SON Dynamo/lighting system

SON – I’d heard of these guys before whilst researching a hub dynamo setup for my 29er bikepacking rig a year or so ago but I soon found myself drowning in overly technical information and potential expense and so quickly gave up on the whole thing.

So when I spotted the SON stall at Bespoked I seized the opportunity to have a chat with the their guy about what they’re up to.

Here are a few shots of their kit dynamo-lighting kit:

I mentioned that their hubs bear more than a passing resemblance to the ‘market leader’ in the offroad dynamo hub world and he was surprisingly honest and complimentary.

He agreed this brand-which-shall-not-be-named had been very complimentary to SON’s original design in creating such a visually similar product. He also said that this brands dynamo workings were very high quality and in no way low budget despite the low price tag. The difference, he explained, was in the bearings and other engineering areas. This ‘other brand’ has cut many corners in their attempts to lower prices and so the resulting hub is something which is likely to last a hell of a lot less time under trail conditions than the SON model.

I’ve rarely known a competitor to be so fair and reasonable about such things but he was a very nice fella!

Anyway, so on to the product…..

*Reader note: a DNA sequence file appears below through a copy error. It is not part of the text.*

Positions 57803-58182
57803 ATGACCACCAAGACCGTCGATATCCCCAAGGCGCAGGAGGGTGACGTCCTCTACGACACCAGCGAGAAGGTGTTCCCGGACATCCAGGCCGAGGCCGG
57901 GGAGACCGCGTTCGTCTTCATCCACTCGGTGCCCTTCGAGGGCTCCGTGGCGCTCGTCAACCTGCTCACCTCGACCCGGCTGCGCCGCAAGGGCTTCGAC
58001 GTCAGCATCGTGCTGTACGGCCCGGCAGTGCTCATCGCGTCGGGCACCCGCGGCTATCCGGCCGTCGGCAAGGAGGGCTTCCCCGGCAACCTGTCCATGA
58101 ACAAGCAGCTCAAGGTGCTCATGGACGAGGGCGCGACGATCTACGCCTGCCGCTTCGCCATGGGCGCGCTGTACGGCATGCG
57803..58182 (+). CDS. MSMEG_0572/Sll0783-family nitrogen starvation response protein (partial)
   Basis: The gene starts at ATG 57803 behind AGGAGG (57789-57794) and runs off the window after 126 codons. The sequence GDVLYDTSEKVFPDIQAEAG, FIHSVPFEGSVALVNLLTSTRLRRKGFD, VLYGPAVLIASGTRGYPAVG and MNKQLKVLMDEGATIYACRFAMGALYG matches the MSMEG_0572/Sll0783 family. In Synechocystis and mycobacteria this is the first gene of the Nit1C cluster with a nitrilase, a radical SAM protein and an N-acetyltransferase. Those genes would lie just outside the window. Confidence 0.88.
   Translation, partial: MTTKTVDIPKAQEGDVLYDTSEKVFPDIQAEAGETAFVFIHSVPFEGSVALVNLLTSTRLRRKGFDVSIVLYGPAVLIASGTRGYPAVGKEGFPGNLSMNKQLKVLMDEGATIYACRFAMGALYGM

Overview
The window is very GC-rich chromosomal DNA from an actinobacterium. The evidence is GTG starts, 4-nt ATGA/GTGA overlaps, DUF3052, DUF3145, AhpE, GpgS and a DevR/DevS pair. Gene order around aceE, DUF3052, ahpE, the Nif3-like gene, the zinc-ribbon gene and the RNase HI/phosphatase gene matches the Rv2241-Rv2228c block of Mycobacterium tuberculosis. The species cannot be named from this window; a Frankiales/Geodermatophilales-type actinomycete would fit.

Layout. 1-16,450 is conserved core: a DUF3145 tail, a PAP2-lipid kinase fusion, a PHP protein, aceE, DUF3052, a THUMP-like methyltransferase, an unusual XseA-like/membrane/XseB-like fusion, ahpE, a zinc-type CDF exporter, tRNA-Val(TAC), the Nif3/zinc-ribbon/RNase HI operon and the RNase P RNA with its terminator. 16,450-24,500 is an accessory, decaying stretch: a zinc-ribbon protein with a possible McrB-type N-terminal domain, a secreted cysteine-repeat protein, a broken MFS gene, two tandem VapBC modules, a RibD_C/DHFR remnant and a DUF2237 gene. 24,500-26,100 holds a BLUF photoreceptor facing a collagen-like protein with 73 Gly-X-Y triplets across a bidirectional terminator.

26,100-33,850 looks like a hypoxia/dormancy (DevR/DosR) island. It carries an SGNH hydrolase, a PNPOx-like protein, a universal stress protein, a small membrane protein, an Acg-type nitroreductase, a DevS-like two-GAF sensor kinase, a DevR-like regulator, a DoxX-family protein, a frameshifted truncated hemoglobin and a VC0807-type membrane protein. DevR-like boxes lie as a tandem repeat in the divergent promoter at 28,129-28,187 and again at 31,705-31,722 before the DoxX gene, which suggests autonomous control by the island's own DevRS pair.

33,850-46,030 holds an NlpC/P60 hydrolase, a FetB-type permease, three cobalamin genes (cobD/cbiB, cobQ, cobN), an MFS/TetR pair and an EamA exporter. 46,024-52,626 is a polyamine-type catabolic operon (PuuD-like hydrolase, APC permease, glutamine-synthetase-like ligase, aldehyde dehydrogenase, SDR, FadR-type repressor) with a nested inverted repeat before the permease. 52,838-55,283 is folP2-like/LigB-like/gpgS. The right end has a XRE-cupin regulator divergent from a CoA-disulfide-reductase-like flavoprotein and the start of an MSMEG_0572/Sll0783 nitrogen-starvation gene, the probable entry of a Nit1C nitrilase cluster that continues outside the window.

In short he was very German (precise and technical) and we had quite a long chat about the difference between Lux and Lumens (I still don’t fully understand it) as well as chatting a lot about the very complicated spread of their beams.

The beam has a lot of the strength focused at the top. As this part of the beam will hit the trail further away than the bottom of the beam you would normally expect the visual look of the light to be gradually faded but with their new spread it creates a mote even light over the whole area being lit. The logic seems sound even if my explanation is sadly lacking.

They’ve also developed a nice little dropout end for fork manufacturers to use on their forks that has a built-in connection to the hub and so there’s no disconnecting/reconnecting issues when removing the wheel. The wiring then runs inside the fork leg and up to the light – a great little idea.

I did take photos but nothing of any use came out and so I let you visit their website if you want more information about that particular innovation.

 

Further techno-chat (much of which went straight over my head) ensued and I was left with the feeling that not only do these guys really know what they’re talking about but also that they have a obsessive passion for their products – exactly what I want in a component manufacturer!

I’m in the process of trying to get a hold of some of their kit to try it in real-world conditions (they had a fatbike compatible hub but the guy had no knowledge of how their lights might perform on snow as it’s not been tried as far as he knew).

With a little luck there’ll be a field-test soon and more to report…..

Good stuff!

 

Author: Fatbiking Europe

Share This Post On

Submit a Comment

Your email address will not be published. Required fields are marked *